VICTORIAN THEATRE IN MODERN TIMES
The theater program began with the interactive Murder Mystery held in the Mansion’s rooms every October, like a game of clue come to life. Our murder mystery events are unique in that they always focus on a part of Victorian, and very often, Philadelphia history. Death of a Titanic Survivor focused on Charlotte Cardeza, a Germantown resident who received the largest insurance settlement from the White Star Line, and A House Divided, which was inspired by local historian Eugene Stackhouse’s book “Germantown in the Civil War.”I have had the pleasure of creating Victorian theatre in the Ebenezer Maxwell Mansion since 2008. When you walk through the front door of the mansion, you’re transported to a different time. As you walk through the rooms the outside world fades away, and you imagine yourself back in the nineteenth century, walking in the footsteps of Ebenezer and Anna Maxwell. It’s a place where you can have an incredible theatrical experience.
As the murder mystery became successful, we expanded the Victorian Theatre program to include original one man adaptations of A Christmas Carol (performed annually at our Dickens Christmas Party) and Stoker’s Dracula. Since premiering at the Mansion in 2011, Stoker’s Dracula has also been performed at the Philly Fringe, the Rosenbach Museum and Library, La Salle University, Elfreth’s Alley, and Curio Theatre Company, and continues to tour. We also began our series of The Adventures of Sherlock Holmes. We premiered with A Study in Scarlet (2012) and then adapted The Speckled Band (2013). Due to audience demand, a third play, A Scandal in Bohemia, is scheduled for April 2014.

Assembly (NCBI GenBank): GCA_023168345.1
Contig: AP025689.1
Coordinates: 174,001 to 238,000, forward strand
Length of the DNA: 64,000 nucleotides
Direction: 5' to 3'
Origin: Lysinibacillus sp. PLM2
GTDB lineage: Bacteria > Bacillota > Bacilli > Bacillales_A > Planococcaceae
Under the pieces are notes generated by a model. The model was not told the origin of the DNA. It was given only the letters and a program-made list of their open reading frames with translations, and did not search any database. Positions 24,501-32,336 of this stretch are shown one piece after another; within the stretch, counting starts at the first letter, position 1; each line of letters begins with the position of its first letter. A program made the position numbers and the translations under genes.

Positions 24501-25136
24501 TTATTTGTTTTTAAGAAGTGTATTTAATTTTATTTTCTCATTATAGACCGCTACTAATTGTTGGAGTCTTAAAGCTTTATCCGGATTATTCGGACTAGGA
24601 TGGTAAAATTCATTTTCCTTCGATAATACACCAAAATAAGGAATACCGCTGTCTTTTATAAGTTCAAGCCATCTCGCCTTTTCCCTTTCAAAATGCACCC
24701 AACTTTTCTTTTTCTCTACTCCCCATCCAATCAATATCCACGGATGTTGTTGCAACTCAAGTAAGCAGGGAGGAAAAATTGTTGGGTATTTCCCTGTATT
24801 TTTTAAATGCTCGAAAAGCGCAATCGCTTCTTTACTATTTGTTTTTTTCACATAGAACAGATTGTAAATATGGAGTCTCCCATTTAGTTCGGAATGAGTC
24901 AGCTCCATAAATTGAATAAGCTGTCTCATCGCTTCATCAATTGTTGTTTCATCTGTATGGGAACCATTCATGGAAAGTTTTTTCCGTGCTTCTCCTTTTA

Over the years, a core repertory company of actors has been formed at the Mansion. People who return year after year playing wildly different roles, dedicated to the unique challenge of making live theatre in a historic museum. Almost all of our performances are sold out weeks ahead of opening night, and people of all ages fill the Mansion’s intimate parlor, watching a play unfold only a few feet (or inches) away. Our technical director Jay Efran creates magic with special effects, props, and lighting. We’ve partnered with prestigious museums like the Rosenbach Museum and Library, the Mutter Museum, and the American Swedish Museum to create exhibits to enhance the performance. There’s no theater like it in Philadelphia.
This summer, we are taking the next step by presenting Henrik Ibsen’s masterpiece, A Doll’s House. This will be the first full length play the Mansion has produced, specifically chosen to highlight the Mansion’s exploration of the lives of Victorian women. We start rehearsals on Sunday, and I will be writing throughout the rehearsal process. I hope you’ll join us behind the curtain.